CNR to Award Honorary Degrees to Mariano Rivera, Alice Gallin


The College of New Rochelle will bestow honorary degrees on legendary Yankees pitcher Mariano Rivera and noted scholar and leader in higher education Alice Gallin, O.S.U., during its 107th Commencement on May 28, 2014, at Radio City Music Hall.

CNR alumna Shiba Russell, Emmy Award-winning co-anchor of NBC 4 New York, will interview Rivera live on stage.

The College will award approximately 1,000 baccalaureate and master's degrees to graduates from its four schools.

"We are proud to honor Mariano Rivera and Sr. Alice with degrees from The College of New Rochelle," said CNR President Judith Huntington. "These two honorees, individuals of great generosity, integrity and service to others, are reflections of our mission and the essential element of service."

MediaLibrary#7375Gallin, who was honored at CNR's annual Women of Leadership Gala, graduated from The College of New Rochelle in 1942. She earned her master's degree from Fordham University while teaching at The Ursuline School and New Rochelle High School.

During World War II, Gallin worked as a research analyst for the Military Intelligence Service, before deciding to become an Urusline sister. She returned to The College of New Rochelle in 1948, teaching in the history department, and also serving as acting dean and dean of students. She has held the title of Scholar-in-Residence at the College since 1993; has served as trustee at four institutions, including the University of Notre Dame; and has received 21 honorary degrees from colleges and universities across the country.

Gallin was executive director of the Association of Catholic Colleges and Universities (ACCU) from 1976 to 1992, where she became involved with the Secretariat for Higher Education as the group's only female member. In 1990, she worked with the IFCU and the Congregation of Catholic Education to prepare a document issued by Pope John Paul II called Ex Corde Ecclesiae to explain the distinctive perspective, conditions and practices of U.S. Catholic higher education and was part of the delegation to Rome to meet with the Pope.

Sr. Alice served as Visiting Research Scholar at The Catholic University of America, Visiting Scholar at St. Louis University, and published numerous books and articles on Catholic education in the United States, including: German Resistance to Hitler: Ethical and Religious Factors (1961); Midwives for National Socialism: The Weimar Professors 1925-33 (1986); American Catholic Higher Education: Essential Documents 1967-1990 (1992); Independence and a New Partnership (1996); Negotiating Identity: Catholic Higher Education Since 1960 (2000) and Ex Corde Ecclesiae: Reception and Implementation (2006).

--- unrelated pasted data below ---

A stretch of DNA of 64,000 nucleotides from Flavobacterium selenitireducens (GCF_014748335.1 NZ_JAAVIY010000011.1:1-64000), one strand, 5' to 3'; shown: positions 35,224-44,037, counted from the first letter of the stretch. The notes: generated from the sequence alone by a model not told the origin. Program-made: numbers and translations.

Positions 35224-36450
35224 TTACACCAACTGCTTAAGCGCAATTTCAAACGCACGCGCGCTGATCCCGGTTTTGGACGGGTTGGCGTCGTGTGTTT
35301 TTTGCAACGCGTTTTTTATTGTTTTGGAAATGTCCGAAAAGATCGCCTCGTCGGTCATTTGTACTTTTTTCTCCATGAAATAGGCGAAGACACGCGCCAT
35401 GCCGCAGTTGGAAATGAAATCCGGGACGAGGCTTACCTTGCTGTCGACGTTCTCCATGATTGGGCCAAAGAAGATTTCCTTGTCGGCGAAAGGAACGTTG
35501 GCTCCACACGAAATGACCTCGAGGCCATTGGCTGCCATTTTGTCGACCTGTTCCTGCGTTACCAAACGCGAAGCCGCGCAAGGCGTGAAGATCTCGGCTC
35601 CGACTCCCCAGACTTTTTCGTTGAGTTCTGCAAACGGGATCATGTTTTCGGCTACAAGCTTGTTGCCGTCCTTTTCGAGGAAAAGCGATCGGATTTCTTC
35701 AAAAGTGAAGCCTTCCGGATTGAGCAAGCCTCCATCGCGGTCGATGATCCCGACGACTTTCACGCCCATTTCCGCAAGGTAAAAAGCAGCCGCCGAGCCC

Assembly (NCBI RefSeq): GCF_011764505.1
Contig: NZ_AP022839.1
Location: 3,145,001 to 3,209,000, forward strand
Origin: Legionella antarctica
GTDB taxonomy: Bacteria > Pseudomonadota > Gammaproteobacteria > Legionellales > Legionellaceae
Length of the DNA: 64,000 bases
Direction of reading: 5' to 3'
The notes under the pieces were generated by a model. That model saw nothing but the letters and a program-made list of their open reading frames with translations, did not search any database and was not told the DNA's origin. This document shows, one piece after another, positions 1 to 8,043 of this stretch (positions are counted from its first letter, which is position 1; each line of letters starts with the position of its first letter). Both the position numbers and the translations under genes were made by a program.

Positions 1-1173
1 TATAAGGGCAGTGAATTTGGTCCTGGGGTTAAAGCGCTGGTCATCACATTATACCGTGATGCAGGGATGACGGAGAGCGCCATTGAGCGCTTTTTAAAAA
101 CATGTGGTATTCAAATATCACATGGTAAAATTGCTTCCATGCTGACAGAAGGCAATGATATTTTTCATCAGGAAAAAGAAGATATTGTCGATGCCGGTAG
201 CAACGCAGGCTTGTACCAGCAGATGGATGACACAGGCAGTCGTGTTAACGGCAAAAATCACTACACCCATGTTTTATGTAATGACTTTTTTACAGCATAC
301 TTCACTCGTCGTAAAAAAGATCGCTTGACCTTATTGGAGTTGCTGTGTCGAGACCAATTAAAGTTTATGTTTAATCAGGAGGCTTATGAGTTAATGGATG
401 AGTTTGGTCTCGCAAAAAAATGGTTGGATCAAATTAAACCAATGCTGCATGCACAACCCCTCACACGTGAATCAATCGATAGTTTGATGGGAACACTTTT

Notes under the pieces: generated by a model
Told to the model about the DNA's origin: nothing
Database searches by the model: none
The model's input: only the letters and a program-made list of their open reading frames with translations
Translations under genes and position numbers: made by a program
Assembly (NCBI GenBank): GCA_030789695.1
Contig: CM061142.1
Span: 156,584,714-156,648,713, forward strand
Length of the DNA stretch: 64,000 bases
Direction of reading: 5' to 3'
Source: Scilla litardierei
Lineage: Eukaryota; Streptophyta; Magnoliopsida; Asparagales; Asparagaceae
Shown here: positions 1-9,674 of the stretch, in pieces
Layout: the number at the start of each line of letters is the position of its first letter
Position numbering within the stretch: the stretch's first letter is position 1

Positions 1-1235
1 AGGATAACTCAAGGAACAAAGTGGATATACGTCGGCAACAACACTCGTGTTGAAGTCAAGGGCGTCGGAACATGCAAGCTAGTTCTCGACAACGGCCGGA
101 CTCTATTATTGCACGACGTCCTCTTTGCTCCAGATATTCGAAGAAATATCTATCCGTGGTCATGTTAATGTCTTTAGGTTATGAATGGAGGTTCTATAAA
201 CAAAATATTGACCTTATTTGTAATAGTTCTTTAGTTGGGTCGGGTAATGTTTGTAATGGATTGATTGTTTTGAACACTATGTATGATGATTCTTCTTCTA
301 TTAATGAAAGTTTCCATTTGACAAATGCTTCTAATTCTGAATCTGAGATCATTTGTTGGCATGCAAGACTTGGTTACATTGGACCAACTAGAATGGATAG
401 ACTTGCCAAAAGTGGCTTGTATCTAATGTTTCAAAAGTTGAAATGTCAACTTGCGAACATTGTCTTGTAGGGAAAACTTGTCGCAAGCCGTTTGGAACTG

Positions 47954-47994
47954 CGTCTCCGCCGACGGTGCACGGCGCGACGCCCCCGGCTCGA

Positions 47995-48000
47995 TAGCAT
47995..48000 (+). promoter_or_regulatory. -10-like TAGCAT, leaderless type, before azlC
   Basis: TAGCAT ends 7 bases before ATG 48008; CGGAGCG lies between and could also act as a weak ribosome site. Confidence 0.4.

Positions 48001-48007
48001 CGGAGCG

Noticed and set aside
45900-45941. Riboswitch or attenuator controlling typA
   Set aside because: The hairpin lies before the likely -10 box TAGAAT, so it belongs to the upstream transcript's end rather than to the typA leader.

Described as the greatest closer in the history of baseball, Mariano Rivera grew up in Panama, where he played baseball with found objects, using discarded cardboard for gloves, tree limbs and broom handles for bats, and balled-up fishing nets wrapped in electrical tape for balls. His father bought him his first real glove when he was 12.

After graduating high school at the age of 16, Rivera worked six days a week on his father's fishing boat in Puerto Caimito. He joined a local amateur team as a shortstop at 18, and started pitching at 19.

At the age of 20, he took his first plane ride to New York after signing with the Yankees for $3,000, and was sent to the minor leagues. Rivera did not speak English, had never been out of Panama before, and at the time he signed, Rivera himself noted, "I wasn't even a pitcher." Though he spent most of his first professional season as a reliever, he was given a start in a doubleheader on the final day of the season so that he could qualify for the ERA (Earned Run Average) title, threw a seven-inning no-hitter and finished that 1990 season with a 0.17 ERA.

Rivera debuted in the major leagues in 1995 at age 25. Initially a starting pitcher, he was converted to a relief pitcher late in his rookie year. After a breakthrough season in 1996 as a setup man, he became the Yankees' closer in 1997. In the following seasons, he established himself as one of baseball's top relievers and was a key contributor to the Yankees success in the late 1990s and early 2000s. An accomplished postseason performer, Rivera was named the 1999 World Series' Most Valuable Player, the 2003 AL Championship Series' MVP, and holds several postseason records, including lowest earned run average and most saves.
Off the field, Rivera is also well-known for his commitment to philanthropic causes and the Christian community through the Mariano Rivera Foundation, founded in 1998 by Rivera and his wife, Clara, with the mission to "share with the community a portion of the blessings which God has bestowed on them and their family."

The foundation sponsors youth centers and churches that implement educational programs to benefit underprivileged families in their communities. In Rivera's native Panama, the foundation has assisted in rebuilding several elementary schools in the interior of the country, and currently sponsors a program teaching children how to use computers to prepare them for our wired world. In New Rochelle, his foundation is in the process of restoring a historical church for his congregation, which is to include a community center for area residents.